Peppermint Tea. Look, I love good old fashion caffeine but in an attempt to live a healthier lifestyle my afternoon drink of choice is peppermint tea. While there have been no clinical studies done on the health benefits of peppermint, it is widely believed to help the digestive system and soothe headaches. Some school systems provide peppermint candy to students before administering standardized testing to boost their focus. For added health benefits you can add peppermint extract to green tea.

Snack Time. It can be tempting to load up on sugar when mid afternoon exhaustion strikes. A wiser investment in long term energy is protein and foods containing those B vitamins. I’m not a nutritionist but the mid day snacks that work for me are nuts, Greek yogurt, oranges and carrots.

Drink water. Fatigue can be a result of dehydration. When you are dehydrated the volume of blood in the body is reduced. This makes the heart pump less efficiently. As dehydration progresses, the body has a harder time diffusing internal heat, and tension is created through the body in muscles, joints and organs. That tension often manifests itself as fatigue. Drink enough water and you can consider the trips to the bathroom as exercise.

Mix it up. If you have had a physically taxing day it may be time to rest. If you have been sitting in front of the computer all day, it’s time to move your body. Crunching numbers all day, switch to reading or writing. Are you in the groove or a rut? Nearly every project benefits from a break. Switching gears and coming back to a task will give you fresh eyes and help your energy level.

Take a nap. While not the most practical of tips, sometimes a nap is just what the doctor ordered. According to medical studies, 20 minutes seems to be the magic number.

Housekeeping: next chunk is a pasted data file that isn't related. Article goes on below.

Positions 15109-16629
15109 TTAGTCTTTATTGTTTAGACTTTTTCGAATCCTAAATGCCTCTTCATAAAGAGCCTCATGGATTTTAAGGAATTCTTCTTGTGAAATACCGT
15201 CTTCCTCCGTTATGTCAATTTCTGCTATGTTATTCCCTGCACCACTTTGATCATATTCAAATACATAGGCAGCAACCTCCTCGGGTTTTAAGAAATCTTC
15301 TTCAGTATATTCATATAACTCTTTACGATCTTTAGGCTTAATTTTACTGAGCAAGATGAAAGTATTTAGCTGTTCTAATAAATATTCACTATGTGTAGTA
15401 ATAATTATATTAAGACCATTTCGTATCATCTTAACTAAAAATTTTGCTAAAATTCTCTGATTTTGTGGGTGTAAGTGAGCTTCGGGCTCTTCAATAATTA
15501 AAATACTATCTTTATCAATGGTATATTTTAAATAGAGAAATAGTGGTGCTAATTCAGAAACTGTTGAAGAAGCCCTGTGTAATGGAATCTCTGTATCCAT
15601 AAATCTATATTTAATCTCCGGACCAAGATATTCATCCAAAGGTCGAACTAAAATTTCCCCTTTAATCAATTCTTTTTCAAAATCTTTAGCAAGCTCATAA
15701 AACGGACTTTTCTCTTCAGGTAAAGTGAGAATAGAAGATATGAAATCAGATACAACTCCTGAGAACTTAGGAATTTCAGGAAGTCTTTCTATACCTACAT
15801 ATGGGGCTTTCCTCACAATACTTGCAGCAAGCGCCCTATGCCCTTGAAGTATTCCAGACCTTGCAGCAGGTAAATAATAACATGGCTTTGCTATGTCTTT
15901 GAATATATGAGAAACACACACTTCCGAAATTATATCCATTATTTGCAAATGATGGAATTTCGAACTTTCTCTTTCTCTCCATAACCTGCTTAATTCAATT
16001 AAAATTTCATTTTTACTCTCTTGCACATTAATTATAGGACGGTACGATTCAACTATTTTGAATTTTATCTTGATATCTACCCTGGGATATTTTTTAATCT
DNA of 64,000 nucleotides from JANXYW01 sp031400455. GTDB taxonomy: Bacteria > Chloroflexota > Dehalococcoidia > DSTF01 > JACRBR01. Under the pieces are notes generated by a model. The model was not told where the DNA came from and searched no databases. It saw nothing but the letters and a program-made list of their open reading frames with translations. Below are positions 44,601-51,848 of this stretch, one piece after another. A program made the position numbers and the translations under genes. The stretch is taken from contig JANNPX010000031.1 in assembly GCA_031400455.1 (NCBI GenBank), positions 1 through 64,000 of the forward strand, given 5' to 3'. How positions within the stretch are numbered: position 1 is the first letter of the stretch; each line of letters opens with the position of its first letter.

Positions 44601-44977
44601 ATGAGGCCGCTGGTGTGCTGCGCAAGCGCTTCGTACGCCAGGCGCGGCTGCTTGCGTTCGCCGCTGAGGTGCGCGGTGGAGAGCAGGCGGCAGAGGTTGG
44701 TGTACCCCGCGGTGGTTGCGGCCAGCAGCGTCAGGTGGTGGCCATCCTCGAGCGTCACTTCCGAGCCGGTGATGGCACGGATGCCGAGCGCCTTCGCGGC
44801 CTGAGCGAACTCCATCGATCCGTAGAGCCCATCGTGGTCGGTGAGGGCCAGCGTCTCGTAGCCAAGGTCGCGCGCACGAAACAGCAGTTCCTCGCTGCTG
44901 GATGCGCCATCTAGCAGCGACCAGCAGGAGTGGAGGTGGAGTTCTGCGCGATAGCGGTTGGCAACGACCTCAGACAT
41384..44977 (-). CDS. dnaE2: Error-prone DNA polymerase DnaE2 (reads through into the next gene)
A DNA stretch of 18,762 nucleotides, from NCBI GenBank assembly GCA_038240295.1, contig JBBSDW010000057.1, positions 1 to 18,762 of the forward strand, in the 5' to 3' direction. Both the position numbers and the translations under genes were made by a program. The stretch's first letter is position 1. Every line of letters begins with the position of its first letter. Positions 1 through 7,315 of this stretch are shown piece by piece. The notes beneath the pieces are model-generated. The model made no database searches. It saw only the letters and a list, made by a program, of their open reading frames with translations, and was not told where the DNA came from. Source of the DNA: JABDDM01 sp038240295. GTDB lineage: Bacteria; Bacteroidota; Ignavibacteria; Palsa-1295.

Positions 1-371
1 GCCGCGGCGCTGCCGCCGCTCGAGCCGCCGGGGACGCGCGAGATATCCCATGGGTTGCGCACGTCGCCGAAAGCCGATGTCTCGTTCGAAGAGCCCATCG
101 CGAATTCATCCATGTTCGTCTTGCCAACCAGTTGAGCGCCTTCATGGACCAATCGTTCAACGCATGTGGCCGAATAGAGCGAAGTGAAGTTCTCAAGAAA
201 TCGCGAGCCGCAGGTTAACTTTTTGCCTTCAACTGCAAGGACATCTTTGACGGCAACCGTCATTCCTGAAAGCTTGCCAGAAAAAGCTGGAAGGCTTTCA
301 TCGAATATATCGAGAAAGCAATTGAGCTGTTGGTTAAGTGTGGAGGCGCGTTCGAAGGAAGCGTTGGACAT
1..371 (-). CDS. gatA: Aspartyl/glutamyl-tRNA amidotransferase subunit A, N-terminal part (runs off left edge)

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    • leenamartha profile image

      Leena Martha 5 years ago from USA

      This is useful in its very information and accessible to all in tone and style..Well organized, You shared really a great information. Thanks lpanfil

    • profile image

      think-er 5 years ago

      Enjoying a cup of hot tea while reading it. vote up!

    • kkuma01 profile image

      kkuma01 5 years ago

      Enjoyed this. With MS I am always looking for something...Anything to help with the fatigue.

    • hecate-horus profile image

      hecate-horus 5 years ago from Rowland Woods

      All good tips and good reminders! Thank you for sharing.

    • gregoriom profile image

      Deninson Mota 5 years ago from East Elmhurst, NY


    • Mona Germain profile image

      Mona Germain 5 years ago from Ontario, Canada

      Iloved this. You make really good common sense and I know all of them work to create balance and energy. It is discipline I lack at times. LOL I have never been able to nap though--It do try. I meditate instead.

      This is useful in its information and accessible to all in tone and style..Well organized and if folks only have a minute to read they can get the gist from your bold subheadings!